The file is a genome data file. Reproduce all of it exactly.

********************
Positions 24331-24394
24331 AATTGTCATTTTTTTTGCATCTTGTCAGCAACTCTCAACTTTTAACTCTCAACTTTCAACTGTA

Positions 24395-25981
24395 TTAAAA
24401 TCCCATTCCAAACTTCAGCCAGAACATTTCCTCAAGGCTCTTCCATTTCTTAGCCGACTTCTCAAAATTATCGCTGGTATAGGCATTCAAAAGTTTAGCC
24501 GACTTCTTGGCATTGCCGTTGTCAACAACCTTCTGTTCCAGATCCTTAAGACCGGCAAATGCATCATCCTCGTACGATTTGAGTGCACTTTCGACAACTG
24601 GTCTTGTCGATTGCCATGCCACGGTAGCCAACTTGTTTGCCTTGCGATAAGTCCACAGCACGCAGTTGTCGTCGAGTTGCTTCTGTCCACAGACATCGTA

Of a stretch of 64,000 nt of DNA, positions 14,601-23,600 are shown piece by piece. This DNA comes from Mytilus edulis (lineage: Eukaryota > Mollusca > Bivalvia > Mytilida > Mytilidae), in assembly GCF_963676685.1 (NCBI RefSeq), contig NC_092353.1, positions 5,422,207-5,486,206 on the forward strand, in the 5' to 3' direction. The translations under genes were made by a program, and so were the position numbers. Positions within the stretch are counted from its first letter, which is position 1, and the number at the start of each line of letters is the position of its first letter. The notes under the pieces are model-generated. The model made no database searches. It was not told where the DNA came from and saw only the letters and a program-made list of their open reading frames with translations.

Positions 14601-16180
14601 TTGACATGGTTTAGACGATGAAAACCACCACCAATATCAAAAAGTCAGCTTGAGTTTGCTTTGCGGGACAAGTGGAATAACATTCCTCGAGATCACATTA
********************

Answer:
Positions 24331-24394
24331 AATTGTCATTTTTTTTGCATCTTGTCAGCAACTCTCAACTTTTAACTCTCAACTTTCAACTGTA

Positions 24395-25981
24395 TTAAAA
24401 TCCCATTCCAAACTTCAGCCAGAACATTTCCTCAAGGCTCTTCCATTTCTTAGCCGACTTCTCAAAATTATCGCTGGTATAGGCATTCAAAAGTTTAGCC
24501 GACTTCTTGGCATTGCCGTTGTCAACAACCTTCTGTTCCAGATCCTTAAGACCGGCAAATGCATCATCCTCGTACGATTTGAGTGCACTTTCGACAACTG
24601 GTCTTGTCGATTGCCATGCCACGGTAGCCAACTTGTTTGCCTTGCGATAAGTCCACAGCACGCAGTTGTCGTCGAGTTGCTTCTGTCCACAGACATCGTA

Of a stretch of 64,000 nt of DNA, positions 14,601-23,600 are shown piece by piece. This DNA comes from Mytilus edulis (lineage: Eukaryota > Mollusca > Bivalvia > Mytilida > Mytilidae), in assembly GCF_963676685.1 (NCBI RefSeq), contig NC_092353.1, positions 5,422,207-5,486,206 on the forward strand, in the 5' to 3' direction. The translations under genes were made by a program, and so were the position numbers. Positions within the stretch are counted from its first letter, which is position 1, and the number at the start of each line of letters is the position of its first letter. The notes under the pieces are model-generated. The model made no database searches. It was not told where the DNA came from and saw only the letters and a program-made list of their open reading frames with translations.

Positions 14601-16180
14601 TTGACATGGTTTAGACGATGAAAACCACCACCAATATCAAAAAGTCAGCTTGAGTTTGCTTTGCGGGACAAGTGGAATAACATTCCTCGAGATCACATTA